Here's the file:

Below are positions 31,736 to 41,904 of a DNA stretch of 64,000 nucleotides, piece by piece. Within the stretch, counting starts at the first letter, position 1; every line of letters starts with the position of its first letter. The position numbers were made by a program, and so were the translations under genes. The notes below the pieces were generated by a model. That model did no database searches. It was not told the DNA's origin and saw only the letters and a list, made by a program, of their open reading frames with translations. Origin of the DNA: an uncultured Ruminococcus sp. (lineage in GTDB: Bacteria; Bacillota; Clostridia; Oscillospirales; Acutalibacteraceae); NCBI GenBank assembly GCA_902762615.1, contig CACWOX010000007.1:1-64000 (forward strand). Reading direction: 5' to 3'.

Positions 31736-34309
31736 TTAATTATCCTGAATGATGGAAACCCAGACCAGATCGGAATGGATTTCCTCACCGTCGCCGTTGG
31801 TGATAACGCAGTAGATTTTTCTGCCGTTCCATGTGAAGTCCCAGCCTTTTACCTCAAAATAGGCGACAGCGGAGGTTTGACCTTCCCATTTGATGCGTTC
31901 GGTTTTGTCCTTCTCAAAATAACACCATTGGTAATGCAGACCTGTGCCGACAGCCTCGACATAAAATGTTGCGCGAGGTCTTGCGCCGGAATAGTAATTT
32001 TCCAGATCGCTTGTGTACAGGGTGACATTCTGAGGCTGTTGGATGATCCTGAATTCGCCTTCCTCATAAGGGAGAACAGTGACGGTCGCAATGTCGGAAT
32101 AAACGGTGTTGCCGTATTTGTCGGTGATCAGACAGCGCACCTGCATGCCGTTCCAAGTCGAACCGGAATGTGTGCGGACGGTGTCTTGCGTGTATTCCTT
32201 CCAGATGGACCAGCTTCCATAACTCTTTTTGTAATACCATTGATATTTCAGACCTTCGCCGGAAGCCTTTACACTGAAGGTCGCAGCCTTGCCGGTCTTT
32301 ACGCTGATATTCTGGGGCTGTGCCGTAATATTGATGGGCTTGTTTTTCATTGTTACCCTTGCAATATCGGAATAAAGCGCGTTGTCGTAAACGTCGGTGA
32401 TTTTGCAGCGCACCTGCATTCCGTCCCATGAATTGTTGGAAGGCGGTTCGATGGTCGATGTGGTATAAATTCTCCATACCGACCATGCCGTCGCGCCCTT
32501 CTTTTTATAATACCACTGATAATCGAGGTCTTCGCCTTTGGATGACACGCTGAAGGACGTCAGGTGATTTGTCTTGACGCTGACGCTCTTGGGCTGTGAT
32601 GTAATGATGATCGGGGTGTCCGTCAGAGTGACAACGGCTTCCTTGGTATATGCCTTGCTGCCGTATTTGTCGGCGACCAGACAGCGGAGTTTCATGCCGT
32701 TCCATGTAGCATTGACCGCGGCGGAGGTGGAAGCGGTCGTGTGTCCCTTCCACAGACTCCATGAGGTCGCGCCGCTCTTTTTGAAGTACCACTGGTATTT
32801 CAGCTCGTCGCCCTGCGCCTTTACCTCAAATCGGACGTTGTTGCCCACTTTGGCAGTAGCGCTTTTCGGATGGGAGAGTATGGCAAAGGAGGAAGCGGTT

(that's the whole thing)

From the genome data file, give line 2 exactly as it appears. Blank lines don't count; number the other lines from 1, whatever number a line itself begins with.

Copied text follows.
Positions 31736-34309